Volk­swa­gen’s hot­ter Golf GTI

The Weekly Advertiser Horsham - - Motoring -

Volk­swa­gen has pre­pared the ul­ti­mate send off for its cur­rent-gen­er­a­tion Golf GTI hot hatch, with a new flag­ship vari­ant, dubbed TCR, set to be the fastest pro­duc­tion Golf yet, and it could be com­ing to Aus­tralia soon.

Ahead of its full re­veal last week at the an­nual GTI meet­ing in Worthersee, Aus­tria, the GTI TCR was teased in sketch form, com­plete with a few per­for­mance de­tails, such as its 264kmh top speed when the speed lim­iter is re­moved.

This makes the GTI TCR at least 14kmh faster than any other ex­ist­ing GTI vari­ant, as well as the R vari­ants, which are elec­tron­i­cally limited to 250kmh.

When ques­tioned by Goauto if the GTI TCR, which is set to be launched in­ter­na­tion­ally to­wards the end of this year, will make it into Aus­tralian show­rooms, Volk­swa­gen Group Aus­tralia gen­eral man­ager of com­mu­ni­ca­tions Paul Pot­tinger said he would not rule it out.

“We’ve got big plans for the re­main­ing few years of the GTI 7.5 life cy­cle, and we’ll be mak­ing an an­nounce­ment on those in the next cou­ple of weeks,” he said.

“So, we’re very in­ter­ested in it. We’re in­ter­ested in every ver­sion of the GTI from the in­cep­tion of the cur­rent model – it’s an un­fold­ing story. We’ve got a lot to say on that front.”

Based on the Tour­ing Car Rac­ing race­car of the same name, the GTI TCR punches out 213kw of power from 5000 to 6800rpm and 370Nm of torque from 1600 to 4300rpm from its 2.0-litre tur­bocharged four-cylin­der petrol en­gine.

While its out­puts are down 62kw and 50Nm on the race­car’s fig­ures, the GTI TCR matches the Aus­tralian-mar­ket 380Nm Golf R’s peak power and 180kw GTI Per­for­mance Edi­tion 1’s max­i­mum torque fig­ures.

Fur­ther­more, the GTI TCR will match the peak power of the re­tired GTI 40 Years – oth­er­wise known as the GTI Club­sport S over­seas – but fall 10Nm short of its max­i­mum torque. The lat­ter achieved these out­puts when on over­boost and was re­stricted to 500 ex­am­ples when it hit Aus­tralian shores in July 2016.

Its non-over­boost peak out­puts were 195kw and 350Nm.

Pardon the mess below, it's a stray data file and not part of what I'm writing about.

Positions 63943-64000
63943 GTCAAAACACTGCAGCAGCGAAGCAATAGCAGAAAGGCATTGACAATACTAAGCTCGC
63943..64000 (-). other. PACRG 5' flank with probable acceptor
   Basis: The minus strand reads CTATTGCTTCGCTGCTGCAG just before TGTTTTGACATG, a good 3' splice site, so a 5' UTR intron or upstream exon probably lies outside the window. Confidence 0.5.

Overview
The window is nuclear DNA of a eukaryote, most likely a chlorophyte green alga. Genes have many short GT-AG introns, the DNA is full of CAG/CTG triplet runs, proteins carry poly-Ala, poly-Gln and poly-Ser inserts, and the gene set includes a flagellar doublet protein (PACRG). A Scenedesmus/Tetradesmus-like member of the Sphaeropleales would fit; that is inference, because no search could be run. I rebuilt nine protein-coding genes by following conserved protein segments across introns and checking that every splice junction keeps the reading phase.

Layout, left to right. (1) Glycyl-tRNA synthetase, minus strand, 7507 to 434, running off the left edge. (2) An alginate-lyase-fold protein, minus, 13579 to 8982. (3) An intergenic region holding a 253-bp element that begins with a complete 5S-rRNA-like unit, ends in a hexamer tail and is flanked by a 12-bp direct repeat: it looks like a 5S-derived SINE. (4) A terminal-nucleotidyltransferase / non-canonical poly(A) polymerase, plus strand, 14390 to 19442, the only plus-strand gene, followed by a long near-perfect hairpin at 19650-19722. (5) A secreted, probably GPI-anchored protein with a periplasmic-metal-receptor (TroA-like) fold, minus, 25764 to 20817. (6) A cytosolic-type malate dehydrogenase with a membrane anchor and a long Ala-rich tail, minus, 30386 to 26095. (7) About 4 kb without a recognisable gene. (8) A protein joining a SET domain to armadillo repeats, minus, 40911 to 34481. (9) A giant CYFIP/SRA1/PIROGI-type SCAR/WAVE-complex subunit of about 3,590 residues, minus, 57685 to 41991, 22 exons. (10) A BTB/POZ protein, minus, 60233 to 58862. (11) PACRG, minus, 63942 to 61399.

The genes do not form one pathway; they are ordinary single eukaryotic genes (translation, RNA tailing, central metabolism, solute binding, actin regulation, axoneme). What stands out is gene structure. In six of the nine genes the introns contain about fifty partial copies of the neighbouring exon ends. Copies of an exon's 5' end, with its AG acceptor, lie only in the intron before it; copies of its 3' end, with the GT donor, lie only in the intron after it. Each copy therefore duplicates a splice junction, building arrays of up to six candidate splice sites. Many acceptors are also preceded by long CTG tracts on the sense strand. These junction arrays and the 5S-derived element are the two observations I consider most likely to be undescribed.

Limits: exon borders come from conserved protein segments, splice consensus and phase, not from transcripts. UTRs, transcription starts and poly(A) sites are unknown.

The front-wheel-drive GTI TCR will be avail­able in five-door form with a stan­dard sev­en­speed DSG dual-clutch au­to­matic trans­mis­sion and front-axle dif­fer­en­tial lock, which ‘are re­spon­si­ble for power trans­mis­sion and ex­cel­lent trac­tion’, ac­cord­ing to the Ger­man car-maker.

The four teaser sketches in­di­cate the GTI TCR will adopt a more ag­gres­sive bodykit, in­clud­ing a mo­tor­sport-in­spired rear dif­fuser, plus newlook al­loy wheels and a low­ered ride height.

Mr Pot­tinger added the re­cently-an­nounced GTI Per­for­mance Edi­tion 2 re­mains on track for a limited-run re­lease later this year.

“A 180kw GTI, in one form or an­other, with seven-speed DSG and a me­chan­i­cal dif­fer­en­tial – that’s ab­so­lutely on the cards,” he said.

“I can tell you it won’t be a three-door, but our plans for that and the ex­tent of that car may well be greater than we orig­i­nally en­vis­aged.”

The three-door GTI Per­for­mance Edi­tion 1 was priced from $47,990 be­fore on-road costs when it launched in Au­gust last year, with the GTI Per­for­mance Edi­tion 2 ex­pected to wear a sim­i­lar pric­etag when it ar­rives in Aus­tralia.

Sales of the Golf have im­proved con­sid­er­ably this year, with 6211 ex­am­ples sold to the end of April, rep­re­sent­ing a 19.1 per­cent in­crease over the 5214 de­liv­er­ies made dur­ing the same pe­riod in 2017.

This ef­fort places the Volk­swa­gen fourth in the sub-$40,000 small-car seg­ment this year, trail­ing the Toy­ota Corolla with 12,243 units, Mazda3, 11,117, and Hyundai i30, 8654, but ahead of Kia Cer­ato, 5904 and Honda Civic, 4966, among oth­ers.

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